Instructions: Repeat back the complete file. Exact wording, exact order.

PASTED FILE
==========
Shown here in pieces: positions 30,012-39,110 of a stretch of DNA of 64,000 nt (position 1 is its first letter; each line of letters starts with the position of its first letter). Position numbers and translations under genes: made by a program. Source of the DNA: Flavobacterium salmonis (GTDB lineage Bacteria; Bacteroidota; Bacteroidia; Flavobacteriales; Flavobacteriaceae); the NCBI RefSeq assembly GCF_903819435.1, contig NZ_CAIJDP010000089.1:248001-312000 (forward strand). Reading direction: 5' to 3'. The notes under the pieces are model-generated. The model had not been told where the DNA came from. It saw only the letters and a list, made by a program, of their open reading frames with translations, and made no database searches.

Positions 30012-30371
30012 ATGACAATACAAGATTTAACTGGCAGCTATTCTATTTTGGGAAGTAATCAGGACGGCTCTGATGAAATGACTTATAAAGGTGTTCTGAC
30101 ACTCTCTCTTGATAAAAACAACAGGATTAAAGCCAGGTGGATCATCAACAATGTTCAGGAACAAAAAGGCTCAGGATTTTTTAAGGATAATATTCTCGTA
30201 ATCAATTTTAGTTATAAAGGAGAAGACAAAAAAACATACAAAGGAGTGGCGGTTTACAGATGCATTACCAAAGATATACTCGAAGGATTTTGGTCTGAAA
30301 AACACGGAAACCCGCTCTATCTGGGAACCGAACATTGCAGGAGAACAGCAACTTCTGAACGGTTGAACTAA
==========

Shown here in pieces: positions 30,012-39,110 of a stretch of DNA of 64,000 nt (position 1 is its first letter; each line of letters starts with the position of its first letter). Position numbers and translations under genes: made by a program. Source of the DNA: Flavobacterium salmonis (GTDB lineage Bacteria; Bacteroidota; Bacteroidia; Flavobacteriales; Flavobacteriaceae); the NCBI RefSeq assembly GCF_903819435.1, contig NZ_CAIJDP010000089.1:248001-312000 (forward strand). Reading direction: 5' to 3'. The notes under the pieces are model-generated. The model had not been told where the DNA came from. It saw only the letters and a list, made by a program, of their open reading frames with translations, and made no database searches.

Positions 30012-30371
30012 ATGACAATACAAGATTTAACTGGCAGCTATTCTATTTTGGGAAGTAATCAGGACGGCTCTGATGAAATGACTTATAAAGGTGTTCTGAC
30101 ACTCTCTCTTGATAAAAACAACAGGATTAAAGCCAGGTGGATCATCAACAATGTTCAGGAACAAAAAGGCTCAGGATTTTTTAAGGATAATATTCTCGTA
30201 ATCAATTTTAGTTATAAAGGAGAAGACAAAAAAACATACAAAGGAGTGGCGGTTTACAGATGCATTACCAAAGATATACTCGAAGGATTTTGGTCTGAAA
30301 AACACGGAAACCCGCTCTATCTGGGAACCGAACATTGCAGGAGAACAGCAACTTCTGAACGGTTGAACTAA